Date of Degree
MA (Master of Arts)
Future architectural relics are everywhere, manifest in the ultimately unsustainable patterns many American communities have replicated - endless weed-infested parking lots, decrepit malls, the abandoned Walmart glowering across the street at the even bigger Super Walmart. Gone are many of the small, independently owned businesses that lined main streets in small and medium-sized communities across the country, rendered relics by shopping malls lauding big-name brands or cheap products. Malls, too, may be on their way to becoming relics, due in part to the Internet and The Great Recession. However, architectural relics in the form of big box stores have haunted the American landscape since 1964. These box-like, impossibly large structures continue to be built, only to stand empty several years later when an even larger store model is constructed. The country is facing a new obsolescence of extravagance. No longer can our floundering economy support an infinite boom of boxes. Every new big box is a future relic.
While many architectural and cultural historians such as Richard Longstreth, David Smiley, and Neil Harris have dissected the relic of the American shopping mall, few have grappled with the ubiquity of the big box store and how this structural form has departed from a longstanding tradition of retail architectural design. In this thesis, I analyze the factors have contributed to the rise and fall of these creaking behemoths of retail architecture. Ultimately, I contend that big box stores mark a stark departure in architectural theory and practice, and that this departure has manifested in a multitude of cultural, economic, and environmental consequences.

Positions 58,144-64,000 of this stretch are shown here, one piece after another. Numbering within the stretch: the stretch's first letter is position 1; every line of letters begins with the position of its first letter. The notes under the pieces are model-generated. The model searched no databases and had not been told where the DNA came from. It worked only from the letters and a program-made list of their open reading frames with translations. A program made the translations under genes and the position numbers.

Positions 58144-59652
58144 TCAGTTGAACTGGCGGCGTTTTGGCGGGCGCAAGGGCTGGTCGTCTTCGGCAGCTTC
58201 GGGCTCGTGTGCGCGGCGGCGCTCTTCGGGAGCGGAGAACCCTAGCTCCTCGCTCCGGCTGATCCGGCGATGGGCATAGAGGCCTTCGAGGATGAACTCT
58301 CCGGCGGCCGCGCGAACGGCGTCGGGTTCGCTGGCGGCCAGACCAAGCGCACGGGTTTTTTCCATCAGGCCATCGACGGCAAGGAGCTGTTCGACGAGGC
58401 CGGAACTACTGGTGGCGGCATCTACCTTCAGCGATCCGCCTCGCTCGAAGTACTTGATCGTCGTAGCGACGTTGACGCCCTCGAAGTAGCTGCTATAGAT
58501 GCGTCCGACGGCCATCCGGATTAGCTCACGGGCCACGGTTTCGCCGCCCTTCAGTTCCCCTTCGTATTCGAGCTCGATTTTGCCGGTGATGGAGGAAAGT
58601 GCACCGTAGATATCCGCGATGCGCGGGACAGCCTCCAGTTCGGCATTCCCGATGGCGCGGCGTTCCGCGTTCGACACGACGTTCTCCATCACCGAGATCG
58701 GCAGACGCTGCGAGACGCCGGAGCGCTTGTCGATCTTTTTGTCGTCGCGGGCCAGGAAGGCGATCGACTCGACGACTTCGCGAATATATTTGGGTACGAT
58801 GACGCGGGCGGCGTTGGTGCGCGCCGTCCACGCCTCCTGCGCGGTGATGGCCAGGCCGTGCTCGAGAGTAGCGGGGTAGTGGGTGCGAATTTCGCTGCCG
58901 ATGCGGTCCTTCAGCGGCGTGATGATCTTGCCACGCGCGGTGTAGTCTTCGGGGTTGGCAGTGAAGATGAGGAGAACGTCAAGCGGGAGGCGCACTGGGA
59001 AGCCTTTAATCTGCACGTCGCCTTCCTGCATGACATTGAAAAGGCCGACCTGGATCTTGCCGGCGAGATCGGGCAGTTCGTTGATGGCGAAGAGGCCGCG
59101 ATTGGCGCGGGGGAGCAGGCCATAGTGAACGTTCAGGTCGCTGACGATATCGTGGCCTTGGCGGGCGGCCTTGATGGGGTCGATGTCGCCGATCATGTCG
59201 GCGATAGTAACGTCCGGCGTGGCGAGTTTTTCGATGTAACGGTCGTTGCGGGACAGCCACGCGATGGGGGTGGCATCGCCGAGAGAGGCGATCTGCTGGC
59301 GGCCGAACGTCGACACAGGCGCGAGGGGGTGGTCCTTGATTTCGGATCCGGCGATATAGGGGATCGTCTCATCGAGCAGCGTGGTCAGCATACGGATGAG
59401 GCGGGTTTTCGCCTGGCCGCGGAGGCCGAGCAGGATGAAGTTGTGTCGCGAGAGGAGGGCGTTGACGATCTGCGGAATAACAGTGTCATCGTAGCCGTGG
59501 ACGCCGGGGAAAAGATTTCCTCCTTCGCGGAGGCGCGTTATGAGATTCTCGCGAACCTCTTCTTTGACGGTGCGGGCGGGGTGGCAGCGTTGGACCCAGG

architecture, big box, land use, retail, suburbia
xii, 111 pages
Includes bibliographical references (pages 105-111).
Copyright 2014 Veronica Rose Smith